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Taking Antacids Leads to a Mouth Full of Cavities

antacids tablets ead to mouth cavityThe tooth decay the dentist found on the elderly man’s mouth was one highly unusual black hole on one of his front teeth. It turns out the man gagged on his heart medicine when he stuck the nitroglycerine tablets under his tongue where they’re supposed to go so instead he stuck them under his top lip. These tablets ate away at his tooth, creating that big hole.

[quote style=”3″]Hundreds of medicines that Americans take every day, from the country’s most popular blood pressure pills to chewable vitamin C tablets, can cause serious tooth decay and gum disease, oral medicine experts told the American Dental Association.[/quote]
According to the oral medicine experts, doctors might not have a clue that these dental side effects exist, and if they do know, they’re not telling.

A dentist and pharmacologist at the University of Buffalo pointed out the need for patients to reveal their medical history and medications to their dentists. He said they have to look very carefully at the medicines their patients take and think very carefully about the side effects.

Drug side effects, as presented by oral medicine specialists who taught at this week’s ADA meeting, include the following. Gum swelling is apparently suffered by 20% of patients who take calcium channel blockers for high blood pressure and heart disease. Gum disease and swelling are caused by the invasion of bacteria through the open pockets in gums brought by inflammation. Some of these medicines are taken by most Americans.

Drugs for epilepsy and drugs for child hyperactivity may also cause similar swellings. A more serious type of overgrowth of the gums is a side effect of cyclosporin, a drug used to prevent organ rejection. Inflammation caused by leukemia is similar in appearance.

A lot of drugs are responsible for causing dry mouth, which is also caused by radiation treatment. Since not enough saliva can pose as a dental problem for people, those who suffer from lack of it may need topical fluoride treatment. Problems may be so severe that the dentist would often ask doctors to change their prescription to another drug if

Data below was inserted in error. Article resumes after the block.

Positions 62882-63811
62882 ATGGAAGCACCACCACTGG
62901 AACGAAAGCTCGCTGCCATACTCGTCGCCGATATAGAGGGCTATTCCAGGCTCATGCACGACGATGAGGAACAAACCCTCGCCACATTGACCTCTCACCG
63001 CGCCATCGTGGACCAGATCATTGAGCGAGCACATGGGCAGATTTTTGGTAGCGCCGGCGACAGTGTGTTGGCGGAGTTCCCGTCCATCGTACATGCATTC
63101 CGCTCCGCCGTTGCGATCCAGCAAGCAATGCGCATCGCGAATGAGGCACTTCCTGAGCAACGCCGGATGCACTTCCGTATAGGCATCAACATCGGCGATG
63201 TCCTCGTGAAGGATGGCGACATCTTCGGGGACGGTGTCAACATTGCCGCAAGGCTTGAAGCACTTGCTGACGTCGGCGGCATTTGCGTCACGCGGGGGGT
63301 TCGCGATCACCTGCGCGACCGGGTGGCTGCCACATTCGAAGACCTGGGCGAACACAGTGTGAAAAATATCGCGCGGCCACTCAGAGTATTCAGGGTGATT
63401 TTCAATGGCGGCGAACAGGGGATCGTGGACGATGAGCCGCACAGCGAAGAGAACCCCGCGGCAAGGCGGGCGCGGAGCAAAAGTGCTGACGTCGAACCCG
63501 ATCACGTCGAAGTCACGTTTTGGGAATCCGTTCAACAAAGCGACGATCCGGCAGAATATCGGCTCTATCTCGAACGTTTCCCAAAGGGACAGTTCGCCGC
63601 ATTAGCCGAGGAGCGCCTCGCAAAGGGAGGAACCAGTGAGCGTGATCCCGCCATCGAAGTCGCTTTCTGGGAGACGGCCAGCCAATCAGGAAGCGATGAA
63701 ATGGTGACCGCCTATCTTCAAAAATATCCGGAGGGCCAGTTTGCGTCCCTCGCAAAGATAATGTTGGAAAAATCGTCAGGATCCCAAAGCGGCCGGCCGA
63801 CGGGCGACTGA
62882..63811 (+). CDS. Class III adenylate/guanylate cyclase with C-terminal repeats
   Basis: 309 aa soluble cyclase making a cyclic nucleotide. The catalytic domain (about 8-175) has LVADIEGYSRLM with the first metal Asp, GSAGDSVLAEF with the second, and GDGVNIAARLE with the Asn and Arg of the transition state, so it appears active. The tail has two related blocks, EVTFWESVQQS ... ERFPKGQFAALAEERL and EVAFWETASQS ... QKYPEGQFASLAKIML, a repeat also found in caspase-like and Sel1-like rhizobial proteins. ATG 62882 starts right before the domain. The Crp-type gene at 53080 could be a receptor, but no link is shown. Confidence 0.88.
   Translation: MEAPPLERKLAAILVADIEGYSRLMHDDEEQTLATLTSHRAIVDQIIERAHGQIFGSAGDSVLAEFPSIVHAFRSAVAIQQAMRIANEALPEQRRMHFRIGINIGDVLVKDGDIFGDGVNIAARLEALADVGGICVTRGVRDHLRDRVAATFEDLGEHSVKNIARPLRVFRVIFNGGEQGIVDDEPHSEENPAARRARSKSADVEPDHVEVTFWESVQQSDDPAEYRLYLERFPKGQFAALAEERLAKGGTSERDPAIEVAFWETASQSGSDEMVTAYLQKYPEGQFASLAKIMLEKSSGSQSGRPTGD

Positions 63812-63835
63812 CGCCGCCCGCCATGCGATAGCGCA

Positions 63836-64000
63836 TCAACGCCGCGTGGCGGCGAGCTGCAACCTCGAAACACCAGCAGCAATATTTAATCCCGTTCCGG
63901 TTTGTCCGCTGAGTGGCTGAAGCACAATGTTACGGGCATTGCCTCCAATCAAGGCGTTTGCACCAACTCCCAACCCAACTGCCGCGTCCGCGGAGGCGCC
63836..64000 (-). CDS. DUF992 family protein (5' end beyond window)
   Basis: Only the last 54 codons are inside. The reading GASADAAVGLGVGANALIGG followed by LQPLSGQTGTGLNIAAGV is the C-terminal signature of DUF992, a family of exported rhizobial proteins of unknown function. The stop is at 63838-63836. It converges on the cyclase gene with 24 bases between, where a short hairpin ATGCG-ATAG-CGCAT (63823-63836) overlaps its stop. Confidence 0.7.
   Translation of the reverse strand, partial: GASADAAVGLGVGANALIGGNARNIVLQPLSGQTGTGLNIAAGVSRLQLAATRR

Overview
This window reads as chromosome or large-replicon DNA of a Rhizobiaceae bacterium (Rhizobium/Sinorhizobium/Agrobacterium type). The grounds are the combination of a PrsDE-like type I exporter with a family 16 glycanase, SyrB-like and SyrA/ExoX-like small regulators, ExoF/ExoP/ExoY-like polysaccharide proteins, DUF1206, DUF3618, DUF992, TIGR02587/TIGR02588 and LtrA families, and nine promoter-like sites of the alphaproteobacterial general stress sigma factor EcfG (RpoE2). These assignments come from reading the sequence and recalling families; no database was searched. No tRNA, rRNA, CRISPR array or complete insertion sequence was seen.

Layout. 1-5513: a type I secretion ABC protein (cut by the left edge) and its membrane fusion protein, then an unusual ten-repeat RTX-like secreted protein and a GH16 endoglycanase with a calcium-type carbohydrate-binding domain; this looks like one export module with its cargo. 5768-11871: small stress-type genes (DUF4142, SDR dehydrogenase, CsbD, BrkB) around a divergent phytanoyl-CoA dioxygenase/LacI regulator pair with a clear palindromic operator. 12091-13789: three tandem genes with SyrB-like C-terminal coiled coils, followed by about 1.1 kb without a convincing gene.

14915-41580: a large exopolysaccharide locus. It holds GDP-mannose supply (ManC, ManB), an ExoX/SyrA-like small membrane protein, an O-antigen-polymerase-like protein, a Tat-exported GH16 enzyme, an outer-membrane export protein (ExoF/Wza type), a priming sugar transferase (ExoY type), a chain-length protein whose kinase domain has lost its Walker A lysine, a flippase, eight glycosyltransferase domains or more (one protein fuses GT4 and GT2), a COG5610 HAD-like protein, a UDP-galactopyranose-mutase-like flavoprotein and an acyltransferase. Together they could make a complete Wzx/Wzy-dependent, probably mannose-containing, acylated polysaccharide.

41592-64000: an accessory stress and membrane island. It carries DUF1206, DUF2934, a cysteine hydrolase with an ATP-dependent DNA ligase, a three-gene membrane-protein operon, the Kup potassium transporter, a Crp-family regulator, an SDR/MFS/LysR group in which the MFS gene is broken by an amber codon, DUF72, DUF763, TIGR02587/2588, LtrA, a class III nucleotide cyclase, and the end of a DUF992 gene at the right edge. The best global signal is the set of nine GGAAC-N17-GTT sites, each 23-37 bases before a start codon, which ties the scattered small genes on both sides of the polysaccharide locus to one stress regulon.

If not, then regular trips to the dentist are in order, as well as strict plaque control. Another dentist pointed out that a clean mouth is all you need to prevent gum side effects. If no plaque can be found in the mouth, then there’s nothing to worry about, he said.

He had in his possession of a Dilantin patient with extremely swollen gums. He stated that a patient who is taking Dilantin is recommended to consult the dentist in 10 days so that the gum pockets where bacteria lurks could be treated. Prescription drugs are not the only sources of dental problems. Aside from medicines, lozenges and cough drops could pose as a problem since they contain sugar.

Repeated occurrence of cavities was the problem of one woman. Dentists couldn’t understand why she had this condition when she brushed regularly and did not eat so many sweets. Later on, it was discovered by the receptionist that the woman was popping three packs of antacids into her mouth every day.

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